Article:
Dr. Marty F. Lueken, “The Fiscal Effects of Private K-12 Education Choice Programs in the United States.” EdChoice Working Paper 2021-1. March 2, 2021. 

There are 67 educational choice programs operating in the United States today, serving families in 28 states plus the District of Columbia and Puerto Rico.  The study examined fiscal effects of these programs between 1990 and 2018.

The most important factor in achieving the savings discussed has to do with the relative size of the payments received by students for use in these programs. 

“Students in choice programs received less than one-third of the revenue they would generate for their states’ public schools,” observed the report’s author, Dr. Martin F. Lueken, director of EdChoice’s Fiscal Research and Education Center.  

When children move to private schools to participate in education choice programs, private philanthropic dollars and other new revenue sources frequently make up the difference between the size of the program disbursement and the actual costs to attend the private school.  Participating private schools often absorb these costs in their operating budgets, or through established scholarship programs of their own.

The report also observed that public school districts benefit fiscally because they often keep a significant portion of per-pupil funding for students who depart their schools to participate in these programs.  Additionally, most states’ school funding systems maintain “hold harmless” funding provisions that protect school district budgets against revenue losses from declining enrollment.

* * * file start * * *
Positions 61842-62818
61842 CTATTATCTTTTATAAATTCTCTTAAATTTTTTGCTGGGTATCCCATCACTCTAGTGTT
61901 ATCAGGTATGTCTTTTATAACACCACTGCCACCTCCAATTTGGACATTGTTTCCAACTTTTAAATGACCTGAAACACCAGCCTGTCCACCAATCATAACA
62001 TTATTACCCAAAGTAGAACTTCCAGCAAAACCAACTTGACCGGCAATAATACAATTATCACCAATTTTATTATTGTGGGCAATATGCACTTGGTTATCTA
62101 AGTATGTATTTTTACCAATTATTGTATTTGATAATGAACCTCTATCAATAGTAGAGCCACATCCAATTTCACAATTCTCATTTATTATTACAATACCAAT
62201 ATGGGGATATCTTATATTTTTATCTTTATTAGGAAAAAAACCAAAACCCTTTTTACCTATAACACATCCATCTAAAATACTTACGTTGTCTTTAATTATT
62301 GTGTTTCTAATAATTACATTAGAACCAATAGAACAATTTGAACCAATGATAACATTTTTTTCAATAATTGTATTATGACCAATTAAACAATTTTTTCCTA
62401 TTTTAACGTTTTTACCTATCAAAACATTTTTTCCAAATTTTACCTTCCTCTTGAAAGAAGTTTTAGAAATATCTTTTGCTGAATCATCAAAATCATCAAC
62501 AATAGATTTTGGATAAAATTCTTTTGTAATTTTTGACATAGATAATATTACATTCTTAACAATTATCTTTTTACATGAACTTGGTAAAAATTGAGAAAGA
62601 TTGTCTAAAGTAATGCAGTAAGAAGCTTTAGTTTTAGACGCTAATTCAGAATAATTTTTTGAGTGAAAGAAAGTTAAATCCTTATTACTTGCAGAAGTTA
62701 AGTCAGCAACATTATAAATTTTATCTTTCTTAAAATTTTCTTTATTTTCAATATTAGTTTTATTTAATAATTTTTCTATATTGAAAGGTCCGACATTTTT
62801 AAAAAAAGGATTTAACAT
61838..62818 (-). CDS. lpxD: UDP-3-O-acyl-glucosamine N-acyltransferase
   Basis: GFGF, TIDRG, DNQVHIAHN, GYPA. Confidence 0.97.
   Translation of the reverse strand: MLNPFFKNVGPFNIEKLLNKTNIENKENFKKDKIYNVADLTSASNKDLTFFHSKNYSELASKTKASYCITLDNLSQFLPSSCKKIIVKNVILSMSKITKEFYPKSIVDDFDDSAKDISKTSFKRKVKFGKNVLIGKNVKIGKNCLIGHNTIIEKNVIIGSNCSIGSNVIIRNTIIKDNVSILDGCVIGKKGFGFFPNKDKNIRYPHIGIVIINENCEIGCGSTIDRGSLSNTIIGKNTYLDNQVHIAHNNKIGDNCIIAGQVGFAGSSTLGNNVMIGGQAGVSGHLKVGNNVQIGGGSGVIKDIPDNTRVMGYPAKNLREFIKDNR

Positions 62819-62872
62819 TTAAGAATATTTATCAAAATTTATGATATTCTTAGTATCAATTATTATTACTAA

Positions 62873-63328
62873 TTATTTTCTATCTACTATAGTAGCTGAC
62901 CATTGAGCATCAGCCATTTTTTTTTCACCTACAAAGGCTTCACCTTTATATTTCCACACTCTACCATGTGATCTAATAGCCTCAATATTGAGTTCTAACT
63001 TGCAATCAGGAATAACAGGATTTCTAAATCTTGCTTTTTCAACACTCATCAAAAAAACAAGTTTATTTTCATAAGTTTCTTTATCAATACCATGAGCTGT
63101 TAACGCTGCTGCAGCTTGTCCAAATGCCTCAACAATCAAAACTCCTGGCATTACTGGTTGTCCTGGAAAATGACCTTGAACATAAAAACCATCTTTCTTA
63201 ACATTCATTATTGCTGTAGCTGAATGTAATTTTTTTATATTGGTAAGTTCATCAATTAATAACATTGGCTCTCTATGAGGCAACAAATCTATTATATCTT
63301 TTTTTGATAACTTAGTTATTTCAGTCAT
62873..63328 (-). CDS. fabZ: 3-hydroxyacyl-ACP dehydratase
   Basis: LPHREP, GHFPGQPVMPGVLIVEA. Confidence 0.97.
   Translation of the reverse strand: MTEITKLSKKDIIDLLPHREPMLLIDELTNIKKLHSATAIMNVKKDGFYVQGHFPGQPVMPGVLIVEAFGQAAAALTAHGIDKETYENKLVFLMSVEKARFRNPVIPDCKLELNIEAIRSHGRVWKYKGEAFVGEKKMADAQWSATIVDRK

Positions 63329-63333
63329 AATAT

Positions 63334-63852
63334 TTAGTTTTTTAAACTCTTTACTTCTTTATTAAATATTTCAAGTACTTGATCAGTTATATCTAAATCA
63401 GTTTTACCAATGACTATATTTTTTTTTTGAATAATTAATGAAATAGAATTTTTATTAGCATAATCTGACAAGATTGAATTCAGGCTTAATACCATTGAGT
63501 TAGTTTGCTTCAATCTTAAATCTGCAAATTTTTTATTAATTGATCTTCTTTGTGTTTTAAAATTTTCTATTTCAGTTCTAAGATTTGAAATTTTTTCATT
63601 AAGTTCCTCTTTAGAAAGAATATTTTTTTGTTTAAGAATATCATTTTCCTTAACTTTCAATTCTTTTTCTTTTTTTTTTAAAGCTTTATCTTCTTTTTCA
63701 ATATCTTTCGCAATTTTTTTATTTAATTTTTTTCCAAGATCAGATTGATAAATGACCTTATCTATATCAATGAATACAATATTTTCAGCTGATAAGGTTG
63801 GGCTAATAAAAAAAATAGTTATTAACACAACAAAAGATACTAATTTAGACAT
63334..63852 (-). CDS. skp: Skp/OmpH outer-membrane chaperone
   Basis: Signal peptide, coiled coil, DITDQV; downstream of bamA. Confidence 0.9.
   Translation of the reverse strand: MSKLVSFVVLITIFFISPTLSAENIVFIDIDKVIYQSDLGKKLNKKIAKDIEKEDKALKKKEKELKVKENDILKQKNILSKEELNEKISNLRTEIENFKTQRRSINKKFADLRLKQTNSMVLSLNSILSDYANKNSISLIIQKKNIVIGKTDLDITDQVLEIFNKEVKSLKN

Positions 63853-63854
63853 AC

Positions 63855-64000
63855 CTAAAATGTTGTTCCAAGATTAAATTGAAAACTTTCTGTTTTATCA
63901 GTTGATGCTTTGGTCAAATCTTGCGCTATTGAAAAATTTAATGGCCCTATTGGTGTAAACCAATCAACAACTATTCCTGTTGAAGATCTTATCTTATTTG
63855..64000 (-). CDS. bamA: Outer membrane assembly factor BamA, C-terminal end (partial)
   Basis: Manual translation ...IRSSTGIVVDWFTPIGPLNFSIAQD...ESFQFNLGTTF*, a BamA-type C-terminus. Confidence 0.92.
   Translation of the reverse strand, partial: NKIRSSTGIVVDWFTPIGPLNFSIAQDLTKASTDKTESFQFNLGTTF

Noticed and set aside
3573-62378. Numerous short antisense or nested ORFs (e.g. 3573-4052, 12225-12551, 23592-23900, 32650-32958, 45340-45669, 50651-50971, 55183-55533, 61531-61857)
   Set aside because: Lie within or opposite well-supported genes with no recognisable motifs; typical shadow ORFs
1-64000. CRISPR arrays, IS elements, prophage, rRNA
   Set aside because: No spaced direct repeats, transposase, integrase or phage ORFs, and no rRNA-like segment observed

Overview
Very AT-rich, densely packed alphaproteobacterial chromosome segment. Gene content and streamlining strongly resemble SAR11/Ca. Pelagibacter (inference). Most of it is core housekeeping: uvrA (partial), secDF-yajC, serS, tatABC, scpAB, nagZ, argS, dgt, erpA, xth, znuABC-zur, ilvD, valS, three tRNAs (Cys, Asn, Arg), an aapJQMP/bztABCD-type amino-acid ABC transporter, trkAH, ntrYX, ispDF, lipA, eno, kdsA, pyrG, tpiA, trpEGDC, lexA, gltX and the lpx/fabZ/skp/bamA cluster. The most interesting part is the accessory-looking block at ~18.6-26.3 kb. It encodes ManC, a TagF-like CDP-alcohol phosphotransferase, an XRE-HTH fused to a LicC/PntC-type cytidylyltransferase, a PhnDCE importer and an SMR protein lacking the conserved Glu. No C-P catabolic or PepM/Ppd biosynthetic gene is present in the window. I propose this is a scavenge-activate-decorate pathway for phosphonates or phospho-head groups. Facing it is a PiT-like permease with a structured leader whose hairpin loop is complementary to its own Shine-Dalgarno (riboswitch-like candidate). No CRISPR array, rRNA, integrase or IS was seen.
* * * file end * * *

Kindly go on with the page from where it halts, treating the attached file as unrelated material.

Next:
For Nevadans, it is worth noting that their state’s Opportunity Scholarship program was not included in the study because, as the author explained, only half of available scholarship funds were disbursed that year (funds were held back by scholarship organizations as reserves to continue those students’ scholarships in future years).  This was deemed non-typical enough to merit excluding the program from the fiscal effects analysis.

Charter schools in seven U.S. cities were responsible for learning gains projected to produce nearly half a million dollars in total lifetime earnings by their graduates, according to a new study by the University of Arkansas’ Department.  

DeAngelis, C., Wolf, P., Syftestad, C., Maloney, D., & May, J. (2021) Making it Count: The Productivity of Public Charter Schools in Seven U.S. Cities. School Choice Demonstration Project, University of Arkansas Department of Education Reform.

What’s more, each dollar invested in a child’s K-12 schooling creates, on average, $8.00 in lifetime earnings in public charter schools.  This compares favorably to $5.46 in lifetime earnings in traditional public schools for each dollar spent.  This a higher return on investment of $2.54 per dollar in the charter versus traditional district-run sectors, effectively a 46 percent return on investment advantage, according the the study authors.

Public charter schools, which serve all students and are operated by private, usually nonprofit, operators, generally receive less per-student funding than traditional public schools, and are not included in other subsidies frequently granted to school districts, such as funding earmarked for facilities or direct legislative appropriations.  In the final day of Nevada’s last legislative session, for example, $72 million in operating funding was appropriated to be split between school district schools, but state charter schools were bypassed.

In four of the cities examined – New Orleans, Denver, Indianapolis and Camden — charter schools demonstrated cost-effectiveness advantages higher than 50 percent.  The other cities examined were Washington, DC, San Antonio and Memphis.

Camden, NJ, charter schools posted the highest advantage among the cities in the study in student reading achievement gains compared with their school district.